When Opportunity Knocks, Do You Take Action?
Some people wonder how I've been published in many different magazines and written a number of books. Yes some of it boils down to having a basic writing talent. Some of it involves learning the craft of pitching and writing queries then building relationships with different editors and literary agents. Yet another factor is critical.
I do not believe that I'm the best storyteller or the best writer in the room. I continually work at being a better storyteller and writer. I do have a critical trait necessary to succeed in the publishing world: persistence and perseverance. If an editor or agent says to me, “That sounds like a good idea. Write that up and send it to me.”
I slip away for a minute and write down the idea, then I create a plan when I get home to write the work and send it off to the editor or agent in a timely manner. If you wait months or years, the editor or agent may have forgotten the conversation. On the other hand, if you follow through, you will stand apart as one of the few people to do so.
Some writers get worried and scared about the competition and the massive volume of submissions in the marketplace for few spots. Yes the volume is certainly there—as I can validate from the volume of submissions I receive as an acquisitions editor. Yet there are ways to stand apart from the other submissions.
1. Craft an excellent article or proposal or manuscript
2. Seize the opportunity and if someone asks for it, submit your material.
When I became an editor, I was surprised at the few people who followed through on the opportunity and submitted their material. Now that submission has to be appropriate for the magazine or book publisher or literary agent. But if it is, then it will be read an considered—because the writer actually took action when the opportunity was there.
Let's pause for a second and consider your exchanges or interaction with editors or literary agents. Have you been encouraged to send your material? Have you followed through and taken action? If not, do it today and you will distinguish yourself from others at a particular event or conference.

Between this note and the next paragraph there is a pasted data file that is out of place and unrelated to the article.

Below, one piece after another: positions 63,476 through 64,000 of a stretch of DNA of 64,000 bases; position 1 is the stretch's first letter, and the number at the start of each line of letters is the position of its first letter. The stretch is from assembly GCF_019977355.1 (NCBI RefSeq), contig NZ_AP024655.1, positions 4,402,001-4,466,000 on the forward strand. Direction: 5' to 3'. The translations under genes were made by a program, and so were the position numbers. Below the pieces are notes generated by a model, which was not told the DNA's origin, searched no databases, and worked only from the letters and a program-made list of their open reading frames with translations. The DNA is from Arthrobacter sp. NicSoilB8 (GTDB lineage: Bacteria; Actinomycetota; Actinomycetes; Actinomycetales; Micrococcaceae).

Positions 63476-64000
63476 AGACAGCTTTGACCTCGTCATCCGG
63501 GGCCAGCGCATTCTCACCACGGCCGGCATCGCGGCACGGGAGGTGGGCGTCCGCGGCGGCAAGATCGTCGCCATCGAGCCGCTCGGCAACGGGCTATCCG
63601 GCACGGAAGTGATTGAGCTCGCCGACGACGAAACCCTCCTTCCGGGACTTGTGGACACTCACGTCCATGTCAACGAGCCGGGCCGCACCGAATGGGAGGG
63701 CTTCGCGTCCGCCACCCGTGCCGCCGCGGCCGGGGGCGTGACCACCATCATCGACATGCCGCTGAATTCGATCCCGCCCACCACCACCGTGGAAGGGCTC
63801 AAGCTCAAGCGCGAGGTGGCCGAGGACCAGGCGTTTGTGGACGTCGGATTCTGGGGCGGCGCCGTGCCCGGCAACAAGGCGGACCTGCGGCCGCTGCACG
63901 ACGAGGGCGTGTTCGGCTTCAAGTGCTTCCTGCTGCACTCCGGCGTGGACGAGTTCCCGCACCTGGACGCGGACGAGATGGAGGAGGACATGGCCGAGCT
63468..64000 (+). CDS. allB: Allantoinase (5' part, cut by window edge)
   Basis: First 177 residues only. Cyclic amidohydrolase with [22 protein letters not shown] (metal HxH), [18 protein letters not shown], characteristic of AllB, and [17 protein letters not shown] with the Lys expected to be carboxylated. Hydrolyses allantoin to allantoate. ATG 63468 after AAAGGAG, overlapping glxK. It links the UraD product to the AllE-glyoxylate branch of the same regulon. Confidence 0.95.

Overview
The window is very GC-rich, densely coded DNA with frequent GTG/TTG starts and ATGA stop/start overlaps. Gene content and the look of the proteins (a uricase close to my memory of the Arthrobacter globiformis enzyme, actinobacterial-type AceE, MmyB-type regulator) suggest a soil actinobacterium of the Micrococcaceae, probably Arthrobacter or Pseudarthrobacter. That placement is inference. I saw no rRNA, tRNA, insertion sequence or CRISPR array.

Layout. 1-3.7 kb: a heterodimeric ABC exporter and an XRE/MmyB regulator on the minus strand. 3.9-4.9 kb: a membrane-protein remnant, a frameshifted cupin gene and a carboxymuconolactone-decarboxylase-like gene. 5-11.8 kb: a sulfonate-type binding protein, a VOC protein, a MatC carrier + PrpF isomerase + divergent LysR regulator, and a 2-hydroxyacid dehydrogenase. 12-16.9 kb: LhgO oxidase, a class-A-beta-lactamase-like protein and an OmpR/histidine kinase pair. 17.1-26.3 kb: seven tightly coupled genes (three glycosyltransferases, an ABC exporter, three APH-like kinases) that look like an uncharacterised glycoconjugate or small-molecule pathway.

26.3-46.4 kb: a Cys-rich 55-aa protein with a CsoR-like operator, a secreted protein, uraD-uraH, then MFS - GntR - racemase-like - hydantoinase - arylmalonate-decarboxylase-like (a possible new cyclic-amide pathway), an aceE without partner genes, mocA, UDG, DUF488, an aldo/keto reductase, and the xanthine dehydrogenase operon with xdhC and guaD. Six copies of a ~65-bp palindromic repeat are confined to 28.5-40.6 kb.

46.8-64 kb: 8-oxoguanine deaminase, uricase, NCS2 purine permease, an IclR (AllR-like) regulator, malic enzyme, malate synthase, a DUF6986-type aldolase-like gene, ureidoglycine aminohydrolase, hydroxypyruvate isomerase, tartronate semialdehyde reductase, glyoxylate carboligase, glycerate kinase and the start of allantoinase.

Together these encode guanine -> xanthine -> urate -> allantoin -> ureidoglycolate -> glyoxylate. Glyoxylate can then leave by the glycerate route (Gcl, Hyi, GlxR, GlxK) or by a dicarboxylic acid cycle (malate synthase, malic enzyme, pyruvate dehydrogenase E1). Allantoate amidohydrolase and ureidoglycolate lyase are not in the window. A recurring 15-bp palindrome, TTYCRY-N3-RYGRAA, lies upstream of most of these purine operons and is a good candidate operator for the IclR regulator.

I want to conclude with a new opportunity for you. Wednesday evening, March 11th (in a couple of days), I'm going to be interviewing Rick Frishman, the publisher at Morgan James and the driving force behind Author 101 University. For many years, Rick ran one of the largest public relations firms in the United States, Planned Television Arts (now called Media Connect). He is intimately familiar with the process of building buzz about an author and book in the marketplace.
Author 101 University is not a Morgan James event. Rick brings in publishers, literary agents and many publishing professionals. It is held twice a year and I know from attending there are numerous people at this event that you will not be able to reach and speak with—unless you attend Author 101 University. The training is unique and excellent.
Here's your opportunity—if you take it: Wednesday I'm interviewing Rick and asking your questions around the topic, “Why attend a writer's conference?” During our LIVE event, Rick will be giving away several free registrations to Author 101 University next month in Los Angeles. To win one of these opportunities, you have to be on the LIVE call and be able to attend the event next month. I understand that winning a free registration, it will still involve some expense to attend the event. Go to www.writersconf101.com and register for the LIVE event.
I encourage you to take action when you receive an opportunity. It gives you the best chance for achieving your publishing dreams.